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Cornish language cheques and "Go Cornish"
There are so many truly wonderful aspects to Cornwall’s identity and culture, and I personally consider that the most important factor in our distinctiveness to be the Cornish language. This is because, to me, the continued existence of our own Celtic language, emphasises that we have a national identity, rather than simply a regional or county character.
Over the years, a large number of people have worked so incredibly hard to promote and celebrate Cornish – teaching students, producing books and magazines, using the language in music and the arts, and raising its public profile. So much of this work has been undertaken by dedicated volunteers, and I believe we owe them a great debt.

Significant progress has been made in recent decades and, in November 2002, the status of the language was recognised through the European Charter for Regional and Minority Languages. This international agreement committed the UK Government to a range of measures to protect and develop the language and, in 2014, this was followed by the recognition of the Cornish through the Framework Convention for National Minorities.

But sadly, central government has failed to meet its obligations and, in 2016, it shamefully ended its funding of Cornish.

Unsurprisingly and quite rightly, in 2017, an opinion from a Committee of the Council of Europe was extremely critical of the UK Government’s failings and challenged it to act on the “linguistic and cultural rights” of the Cornish, and to rethink “the decision to cut all funding for the Cornish language in view of the disproportionate impact such a measure will have on the delicate process of revitalising a minority language when access to other public financial resources is limited.”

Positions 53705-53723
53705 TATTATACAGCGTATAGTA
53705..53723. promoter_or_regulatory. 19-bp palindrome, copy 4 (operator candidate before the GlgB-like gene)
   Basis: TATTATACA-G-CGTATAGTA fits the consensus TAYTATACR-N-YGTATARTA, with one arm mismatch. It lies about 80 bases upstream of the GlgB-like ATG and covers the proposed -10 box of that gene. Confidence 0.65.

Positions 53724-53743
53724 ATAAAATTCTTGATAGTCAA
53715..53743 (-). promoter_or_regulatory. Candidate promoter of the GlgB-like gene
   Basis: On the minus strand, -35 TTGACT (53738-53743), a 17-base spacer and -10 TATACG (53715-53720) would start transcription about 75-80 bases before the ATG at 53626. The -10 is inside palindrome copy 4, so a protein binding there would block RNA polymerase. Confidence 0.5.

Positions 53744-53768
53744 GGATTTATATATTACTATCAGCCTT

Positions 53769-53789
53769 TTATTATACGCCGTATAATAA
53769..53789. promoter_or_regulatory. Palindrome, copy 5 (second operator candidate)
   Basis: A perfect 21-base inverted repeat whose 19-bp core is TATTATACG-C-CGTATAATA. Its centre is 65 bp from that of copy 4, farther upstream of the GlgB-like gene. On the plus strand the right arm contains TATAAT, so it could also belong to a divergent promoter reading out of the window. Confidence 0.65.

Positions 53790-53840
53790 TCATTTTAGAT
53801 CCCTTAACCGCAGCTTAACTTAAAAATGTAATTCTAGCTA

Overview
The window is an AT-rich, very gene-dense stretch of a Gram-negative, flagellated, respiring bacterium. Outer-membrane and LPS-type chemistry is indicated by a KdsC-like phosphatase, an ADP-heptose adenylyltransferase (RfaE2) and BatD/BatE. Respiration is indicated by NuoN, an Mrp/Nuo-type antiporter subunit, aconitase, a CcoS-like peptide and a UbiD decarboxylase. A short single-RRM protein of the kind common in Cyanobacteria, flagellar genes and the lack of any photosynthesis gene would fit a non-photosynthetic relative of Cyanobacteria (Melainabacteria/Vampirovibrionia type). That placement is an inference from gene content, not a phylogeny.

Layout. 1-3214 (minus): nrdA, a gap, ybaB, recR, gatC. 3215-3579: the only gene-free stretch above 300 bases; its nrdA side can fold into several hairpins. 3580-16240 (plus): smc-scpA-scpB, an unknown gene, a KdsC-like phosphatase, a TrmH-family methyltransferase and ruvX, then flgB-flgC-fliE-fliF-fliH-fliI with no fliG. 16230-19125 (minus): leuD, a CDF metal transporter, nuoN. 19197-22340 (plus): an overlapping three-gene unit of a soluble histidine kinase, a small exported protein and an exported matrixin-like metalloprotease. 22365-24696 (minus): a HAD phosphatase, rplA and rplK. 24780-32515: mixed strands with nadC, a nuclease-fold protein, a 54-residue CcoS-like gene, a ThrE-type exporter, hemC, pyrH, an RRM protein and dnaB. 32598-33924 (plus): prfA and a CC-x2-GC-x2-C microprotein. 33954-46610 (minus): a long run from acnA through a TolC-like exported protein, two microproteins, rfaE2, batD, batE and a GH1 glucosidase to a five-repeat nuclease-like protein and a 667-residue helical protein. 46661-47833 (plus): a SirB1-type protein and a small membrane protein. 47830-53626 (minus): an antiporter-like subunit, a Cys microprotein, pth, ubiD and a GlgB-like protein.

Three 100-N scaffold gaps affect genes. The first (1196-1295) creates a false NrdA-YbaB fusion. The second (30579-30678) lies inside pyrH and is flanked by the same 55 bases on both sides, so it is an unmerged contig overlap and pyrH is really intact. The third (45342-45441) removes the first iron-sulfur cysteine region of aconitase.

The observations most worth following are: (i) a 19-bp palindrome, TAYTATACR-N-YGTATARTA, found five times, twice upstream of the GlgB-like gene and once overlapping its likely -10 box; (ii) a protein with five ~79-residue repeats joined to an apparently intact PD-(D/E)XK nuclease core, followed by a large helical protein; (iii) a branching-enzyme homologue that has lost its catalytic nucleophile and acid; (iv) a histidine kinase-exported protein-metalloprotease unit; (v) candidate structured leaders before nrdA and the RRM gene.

There were also other recommendations in the opinion, which included calls for a Cornish Language Act and for the BBC to show support for the language.

Action from the relevant authorities has not been forthcoming and it has been reported that Lloyds Bank is now refusing to accept cheques written in Cornish. I find I unbelievable that Lloyds have issued a statement saying that “it cannot take cheques in languages employees do not understand.” Really? How difficult can it be to understand “peswardhek peuns” when it is written next to “£14.00”?

Lloyds Bank accepts cheques in other Celtic languages, such as Scots Gaelic and Welsh, which further emphasises the ridiculousness of their approach to Cornish.

On a more positive note, a new online Cornish language resource has been launched by Golden Tree Productions, in co-operation with Cornwall Council. To find out more and identify your local class, log onto GoCornish.org.

Please note: the image of the cheque has been supplied by Ray Chubb from Agan Tavas, who is leading the campaign to raise awareness of the position of Lloyds.
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By Dick Cole. Published on 25th February 2019.

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